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The study of the role of dress in ancient societies has seen a boom in recent years, absorbing new techniques in archaeology and approaches from “new dress history,” cultural studies, and theories of the body. Mireille Lee’s previous work has already been influential in putting Greek dress on the agenda, and this current volume offers new insights into dress as a communicative medium as well as synthesizing scholarship across a number of related subfields (gender, identity, ethnicity, sexuality, status, class, etc.). By taking Greek conceptions of the body as her starting point, Lee structures the volume by applying the layers of modification, decoration, and dress, all with their concomitant cultural, social, political, and ritual meanings, mirroring the way an individual applies a public persona when dressing. The volume covers the archaic and classical periods and acknowledges the Attic-centered issue of the time frame and the provenance of the evidence. It is written, very successfully in my opinion, to reach a far wider audience than traditional classicists and ancient historians.
Lee is rightly reticent about how far the seductive visual evidence can be used to reconstruct the ancient wardrobe, but aware that it, in a range of media, provides the evidence at least for the social context of Greek dress. Written evidence, all presented in translation here, is key to understanding the fundamental gender differences the ancient world accepted as part of the natural order. Ancient commentators on the clothed body shared their own cultural perceptions of the differences between male and female and this is reflected in the way dress is used to express gender difference and transgression. The archaeology of Greek textiles is, as Lee acknowledges, one of the most important tools in the dress historian kit, but finds are rare and the field is still relatively limited—although a recent volume by Stella Spantidaki, Textile Production in Classical Athens (Oxford: Oxbow Books, 2016), will provide a good complement to Lee’s work. Lee does address the material culture of adornment but again notes that the funerary or ritual context of finds, or indeed the lack of known context, makes them difficult to interpret.
Lee provides an excellent survey of the historiography of Greek dress since the Renaissance, stressing the different approaches taken by scholars in Europe, and more recently the United States. Across the world, the recognition that an interdisciplinary approach is essential is moving the study of dress and the body forward. Applying approaches borrowed from anthropology, cultural and gender studies, etc., together with contemporary dress theory has proved a fruitful way of examining the past. By defining terms and being careful of the language used when talking of dress (not costume, not fashion, not appearance), approaches to the past are already being redefined and current research, particularly in this volume, is consciously aware of value-laden vocabulary. Past histories have, however, left their mark, especially in the terminology of Greek dress.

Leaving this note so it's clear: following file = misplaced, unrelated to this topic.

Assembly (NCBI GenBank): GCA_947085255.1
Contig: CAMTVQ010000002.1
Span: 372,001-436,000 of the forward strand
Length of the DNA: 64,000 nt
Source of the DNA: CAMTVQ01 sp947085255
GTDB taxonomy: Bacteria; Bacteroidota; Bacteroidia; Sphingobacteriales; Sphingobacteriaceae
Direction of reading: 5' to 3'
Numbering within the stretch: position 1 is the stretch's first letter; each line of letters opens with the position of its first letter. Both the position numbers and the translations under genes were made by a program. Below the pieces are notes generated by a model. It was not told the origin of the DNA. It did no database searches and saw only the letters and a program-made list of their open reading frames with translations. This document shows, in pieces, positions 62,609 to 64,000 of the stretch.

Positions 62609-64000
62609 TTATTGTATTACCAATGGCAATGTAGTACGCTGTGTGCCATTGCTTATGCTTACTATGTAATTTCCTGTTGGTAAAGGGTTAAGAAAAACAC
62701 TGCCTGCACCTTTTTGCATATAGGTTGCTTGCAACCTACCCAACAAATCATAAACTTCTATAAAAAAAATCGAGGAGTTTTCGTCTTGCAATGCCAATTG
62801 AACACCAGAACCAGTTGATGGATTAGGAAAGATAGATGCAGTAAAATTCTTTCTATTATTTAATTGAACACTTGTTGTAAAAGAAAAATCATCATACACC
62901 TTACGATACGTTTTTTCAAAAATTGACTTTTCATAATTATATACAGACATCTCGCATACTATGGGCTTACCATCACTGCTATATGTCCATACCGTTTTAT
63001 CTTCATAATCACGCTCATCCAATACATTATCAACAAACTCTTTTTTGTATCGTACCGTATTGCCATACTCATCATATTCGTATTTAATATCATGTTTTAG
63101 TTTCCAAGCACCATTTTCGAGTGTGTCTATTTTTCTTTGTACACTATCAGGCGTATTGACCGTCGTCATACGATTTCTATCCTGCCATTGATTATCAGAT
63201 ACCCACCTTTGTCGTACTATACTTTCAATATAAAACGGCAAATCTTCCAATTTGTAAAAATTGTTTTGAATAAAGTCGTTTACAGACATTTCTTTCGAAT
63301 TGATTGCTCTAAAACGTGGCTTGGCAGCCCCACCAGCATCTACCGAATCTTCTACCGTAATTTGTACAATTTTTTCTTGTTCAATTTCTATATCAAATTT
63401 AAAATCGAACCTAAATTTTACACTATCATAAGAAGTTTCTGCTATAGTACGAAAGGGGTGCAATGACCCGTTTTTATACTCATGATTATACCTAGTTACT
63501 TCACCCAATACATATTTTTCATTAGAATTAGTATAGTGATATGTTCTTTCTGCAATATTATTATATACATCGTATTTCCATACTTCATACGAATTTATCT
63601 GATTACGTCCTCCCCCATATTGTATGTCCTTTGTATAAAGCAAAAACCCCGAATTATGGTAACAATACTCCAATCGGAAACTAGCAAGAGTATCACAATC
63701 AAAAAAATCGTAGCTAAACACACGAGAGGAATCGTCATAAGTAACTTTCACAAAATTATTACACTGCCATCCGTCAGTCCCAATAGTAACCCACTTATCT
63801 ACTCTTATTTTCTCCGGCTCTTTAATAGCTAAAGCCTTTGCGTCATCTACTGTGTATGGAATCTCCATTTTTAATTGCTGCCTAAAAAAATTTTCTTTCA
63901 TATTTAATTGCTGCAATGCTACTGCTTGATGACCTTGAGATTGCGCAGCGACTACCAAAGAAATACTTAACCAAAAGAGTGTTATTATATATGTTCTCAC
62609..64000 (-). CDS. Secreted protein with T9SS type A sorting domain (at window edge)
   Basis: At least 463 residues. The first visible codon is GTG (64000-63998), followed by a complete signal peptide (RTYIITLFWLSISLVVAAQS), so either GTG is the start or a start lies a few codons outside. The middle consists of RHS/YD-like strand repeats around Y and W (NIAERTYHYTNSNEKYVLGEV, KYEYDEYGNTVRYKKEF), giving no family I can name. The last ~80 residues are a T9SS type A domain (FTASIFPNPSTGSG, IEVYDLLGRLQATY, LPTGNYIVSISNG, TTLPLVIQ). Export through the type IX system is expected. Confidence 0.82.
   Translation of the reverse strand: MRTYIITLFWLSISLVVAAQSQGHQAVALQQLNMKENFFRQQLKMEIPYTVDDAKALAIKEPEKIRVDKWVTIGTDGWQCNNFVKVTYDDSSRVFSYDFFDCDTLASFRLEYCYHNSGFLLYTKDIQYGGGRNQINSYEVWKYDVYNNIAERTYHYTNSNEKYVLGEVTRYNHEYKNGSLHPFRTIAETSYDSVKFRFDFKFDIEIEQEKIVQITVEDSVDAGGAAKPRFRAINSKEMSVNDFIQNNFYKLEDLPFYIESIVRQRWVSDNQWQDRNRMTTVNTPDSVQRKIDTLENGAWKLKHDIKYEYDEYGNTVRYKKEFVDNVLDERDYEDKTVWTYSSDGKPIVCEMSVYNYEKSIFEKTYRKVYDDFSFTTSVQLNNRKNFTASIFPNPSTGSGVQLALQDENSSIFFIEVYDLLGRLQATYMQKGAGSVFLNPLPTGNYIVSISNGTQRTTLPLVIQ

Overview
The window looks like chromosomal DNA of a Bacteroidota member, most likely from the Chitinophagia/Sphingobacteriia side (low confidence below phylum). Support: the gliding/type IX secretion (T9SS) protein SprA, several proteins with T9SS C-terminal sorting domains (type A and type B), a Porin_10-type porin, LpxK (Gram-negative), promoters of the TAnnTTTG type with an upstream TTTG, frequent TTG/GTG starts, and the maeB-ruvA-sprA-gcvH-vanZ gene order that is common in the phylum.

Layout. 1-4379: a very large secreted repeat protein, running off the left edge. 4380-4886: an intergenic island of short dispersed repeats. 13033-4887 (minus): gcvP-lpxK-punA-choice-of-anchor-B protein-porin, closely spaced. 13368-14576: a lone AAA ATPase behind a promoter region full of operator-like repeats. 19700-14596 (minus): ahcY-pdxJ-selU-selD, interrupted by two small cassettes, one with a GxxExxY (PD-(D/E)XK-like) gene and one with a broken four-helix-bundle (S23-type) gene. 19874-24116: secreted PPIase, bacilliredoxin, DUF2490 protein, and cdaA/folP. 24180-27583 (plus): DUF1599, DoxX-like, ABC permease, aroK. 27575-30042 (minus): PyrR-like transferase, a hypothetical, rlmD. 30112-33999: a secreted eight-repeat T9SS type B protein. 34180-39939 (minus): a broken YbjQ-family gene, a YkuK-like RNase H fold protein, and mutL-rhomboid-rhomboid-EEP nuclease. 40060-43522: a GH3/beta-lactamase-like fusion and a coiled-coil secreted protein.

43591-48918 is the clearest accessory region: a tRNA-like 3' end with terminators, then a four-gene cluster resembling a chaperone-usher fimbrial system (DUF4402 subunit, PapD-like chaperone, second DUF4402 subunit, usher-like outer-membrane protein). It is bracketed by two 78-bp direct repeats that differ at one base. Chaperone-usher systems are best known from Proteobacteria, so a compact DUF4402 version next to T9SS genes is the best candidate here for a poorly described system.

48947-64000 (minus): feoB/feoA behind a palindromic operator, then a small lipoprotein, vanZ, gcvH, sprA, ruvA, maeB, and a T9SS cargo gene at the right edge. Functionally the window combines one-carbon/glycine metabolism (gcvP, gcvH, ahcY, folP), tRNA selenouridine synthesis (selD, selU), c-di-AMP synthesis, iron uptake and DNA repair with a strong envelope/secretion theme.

The study of the body is central to Lee’s book and this gives it the edge over other volumes, which are more focused on clothing and accessories, although these elements feature strongly in this book. Chapter 2 looks at attitudes toward bodies in ancient Greece and is careful to add nuance to the way the body is variously defined according to context. The ideal male body is a dominant concept in all studies of the body in antiquity, but Lee is very aware of the many other bodies that make up ancient societies. The chapter, like other chapters, is divided into several subsections. Here, for instance: the body in mythology, in philosophy, and medicine; the ideal—boys, ephebes, adults. Cleverly, the ideal body is contrasted with “indeterminate bodies” under which girls, parthenoi (virgins), and gynai (women) feature. Finally, under non-ideal bodies, there are sections on the elderly and disabled, hetairai (prostitutes), slaves, and barbarians. There is a concluding, very short section on modern perspectives on the body, which is rather too brief to enjoy but again will point the reader in new directions. This division of the book into short sections is a useful guideline for readers less au fait with thinking about Greek culture. Chapter 3 examines body modification first, through a study of exercise and bathing. It follows with a section on “Aromata.” The inclusion of the sense of smell here is another demonstration of Lee’s holistic approach to her subject. The presence of body odor and perfumes would have been ubiquitous in ancient society but they are often forgotten by historians. Hair also forms a central part of this chapter, another topic that is often only examined in passing in other volumes. There is little modern scholarship on hair in ancient Greek society (in comparison to ancient Rome) and it is often subsumed into discussions on veiling. Producing a compact survey, Lee’s succinct approach is excellent on hair styles, on facial, body, and pubic hair, and on depilation. The grimmer aspects of body treatments, if the techniques used to depilate are not enough, are examined at the end of the chapter (scars, scarification, tattoos, prosthetics).